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  1. Joseph, 'Passporting' is the issue at hand here - the mechanism by which a financial service* in one country within the EEA (European Economic Area) can serve a citizen of said country whilst citizen is resident in another EEA member state. The UK ceased to be a 'Contracting Party' to the EEA Agreement back on 31st January 2020, however we are of course in 'transistion' currently so previous rules apply until 31st December 2020. The issue currently lies within the EU solely. The UK has enacted legislation to enable a citizen of an EEA member state to retain access to EEA member financial service* whilst said citizen is resident in the UK post 31st December 2020. Its a bit of a moot legislation from the UK though to be honest, as post 31st December 2020 they could not have stopped the EU from legislating that such EEA citizens could continue to access EEA financial institutions whilst resident in the UK. Sadly, the EU have not yet reciprocated, and so if not resolved a UK Citizen resident in 'Mainland EU' accessing a UK financial service* will have their UK accounts closed as of 31st December 2020. There may be a last minute resolution to this, even in the event of a no deal situation. For a while now the many EU 'family members' of UK banks have been in the process of transferring their UK Citizens' accounts to the recipricol bank in the member state of which the UK Citizen is resident (where possible). Ie HSBC UK transfers your UK account to HSBC France because you are a UK citizen living in Paris. This could just be a 'grab' to get business into the EU before enacting the reciprol agreement. It could be a negotiating tool for the trade agreement. * Financial Service - This is deliberatly vague as I'm still not sure exactly what financial services/institutions are implicated. Is it just current/business banking, savings, credit or everything? I think it is everything, but not 100% sure You can read up on it a bit here... https://www.theguardian.com/money/2020/sep/21/britons-eu-uk-bank-accounts-closed-lloyds-barclays-brexit https://www.theguardian.com/money/2020/sep/29/britons-in-eu-need-sufficient-warning-of-uk-bank-account-closure-warn-mps-brexit https://www.theguardian.com/politics/2020/sep/26/eu-citizens-uk-brexit-settled-status-jobs-banking-healthcare Right now, like the US Taxation issue, the banks are just covering their backsides! This too shall be biting me in the arse in a couple of years unless it is resolved! Good Luck Rapido UK! Paul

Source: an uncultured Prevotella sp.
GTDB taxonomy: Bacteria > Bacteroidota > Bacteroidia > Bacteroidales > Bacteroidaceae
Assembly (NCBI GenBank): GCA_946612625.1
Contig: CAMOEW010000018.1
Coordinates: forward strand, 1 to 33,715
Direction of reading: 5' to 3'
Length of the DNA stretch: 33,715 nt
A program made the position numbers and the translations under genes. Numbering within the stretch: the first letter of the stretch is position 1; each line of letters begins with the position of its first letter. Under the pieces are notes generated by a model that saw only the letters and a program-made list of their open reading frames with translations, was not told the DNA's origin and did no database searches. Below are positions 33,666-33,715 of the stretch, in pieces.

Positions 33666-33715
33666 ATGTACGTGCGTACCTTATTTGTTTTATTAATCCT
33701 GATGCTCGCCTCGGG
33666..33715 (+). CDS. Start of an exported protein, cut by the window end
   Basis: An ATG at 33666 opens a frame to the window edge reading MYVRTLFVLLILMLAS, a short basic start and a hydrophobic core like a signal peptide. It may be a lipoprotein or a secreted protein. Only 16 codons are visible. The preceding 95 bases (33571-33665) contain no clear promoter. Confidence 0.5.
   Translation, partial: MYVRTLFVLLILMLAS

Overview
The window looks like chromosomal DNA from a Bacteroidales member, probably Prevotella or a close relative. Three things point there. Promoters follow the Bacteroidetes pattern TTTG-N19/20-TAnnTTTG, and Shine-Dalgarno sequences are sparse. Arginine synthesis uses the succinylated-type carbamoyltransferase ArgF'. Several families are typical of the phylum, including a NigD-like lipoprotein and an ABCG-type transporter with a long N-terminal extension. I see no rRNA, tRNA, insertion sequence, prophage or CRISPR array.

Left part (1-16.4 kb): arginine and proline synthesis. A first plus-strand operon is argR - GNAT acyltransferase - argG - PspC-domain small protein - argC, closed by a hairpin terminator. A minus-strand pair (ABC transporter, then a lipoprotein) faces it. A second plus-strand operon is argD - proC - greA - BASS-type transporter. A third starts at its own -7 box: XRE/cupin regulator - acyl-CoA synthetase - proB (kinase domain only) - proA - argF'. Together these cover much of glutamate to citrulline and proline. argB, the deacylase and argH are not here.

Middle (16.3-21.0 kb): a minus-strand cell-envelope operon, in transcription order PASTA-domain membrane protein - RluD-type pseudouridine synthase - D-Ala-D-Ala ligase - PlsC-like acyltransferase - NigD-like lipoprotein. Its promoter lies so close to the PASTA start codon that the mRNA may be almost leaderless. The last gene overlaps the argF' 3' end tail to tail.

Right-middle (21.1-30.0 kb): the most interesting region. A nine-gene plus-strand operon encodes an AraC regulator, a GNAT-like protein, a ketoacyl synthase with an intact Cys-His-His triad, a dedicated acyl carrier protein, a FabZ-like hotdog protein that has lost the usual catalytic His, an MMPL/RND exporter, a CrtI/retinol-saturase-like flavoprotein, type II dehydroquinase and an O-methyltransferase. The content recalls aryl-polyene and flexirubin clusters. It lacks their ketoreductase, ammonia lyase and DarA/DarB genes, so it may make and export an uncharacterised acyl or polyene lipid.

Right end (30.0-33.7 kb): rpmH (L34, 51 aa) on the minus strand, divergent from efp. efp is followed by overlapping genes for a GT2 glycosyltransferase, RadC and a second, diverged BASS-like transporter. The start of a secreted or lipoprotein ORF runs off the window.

2. The issue you have linked to in that DW article is unconnected to Brexit entirely, and concerns only the Tax obligations of US Citizens resident overseas. US Citizens are subject to domestic US taxation on their earnings made outside of the USA, even whilst residing outside of the USA, and they are required to submit tax returns to the US IRS (Internal Revenue Service) every year. Only two countries tax their citizens like this; the USA and Eritrea. A US Citizen living and working in the UK, earning money only in the UK (for example) is subject to US taxation as well as UK taxation. However, to avoid the 'double taxation' issue the US Internal Revenue Service has certain financial exemption levels for each country. For the UK it is currently circa US $100,000. If the US citizen earns up to the limit they do not pay anything to the IRS. Over the limit then the portion over is subject. The US citizen is, of course, able to take advantage of the tax deductable items to reduce their US tax liability. The issue is a 'hot' at the moment because the US Govt require all banks in all other countries to submit financial information back to the US IRS on customers that the bank knows to be a US Citizen! If the banks don't do it the US Govt issues fines upon the banks' US operation. So the banks are chasing up their US Citizen customers to provide details, and if they don't, they close the account to ensure they don't get a fine from the US. Trouble is there are more than a few 'Accidental Americans' in the world. 'Accidentals' are people who were born in the USA, thus had US Citizenship imposed on them from birth, but after birth resided and worked out of the USA. Typically this happens to people whose parents are non US Citizens but are in the USA at the time of the childs birth. Many 'Accidentals' don't have a Social Security number (it wasn't until 1987 that the US issued one at birth). Others are unaware of their Social Security number, many have never held a US passport, and often the 'Accidental' doesn't realise that they must file tax returns to the US Internal Revenue Service each year. So, if you were born to Non US citizen parents in the USA prior to 1987, never worked or lived in the USA and all of a sudden your bank in the UK tells you they are shutting your UK bank account because you haven't given your UK Bank your US Social Security number (that the US Govt never issued you when you were born and you never applied for because you never worked or lived in the USA) - you can see why these people might be a little bit concerned right now! But then again, this issue is not connected to UK citizens residing in 'Mainland EU' past Brexit Day not being able to hold a UK bank account. Good Luck Rapido UK. Paul
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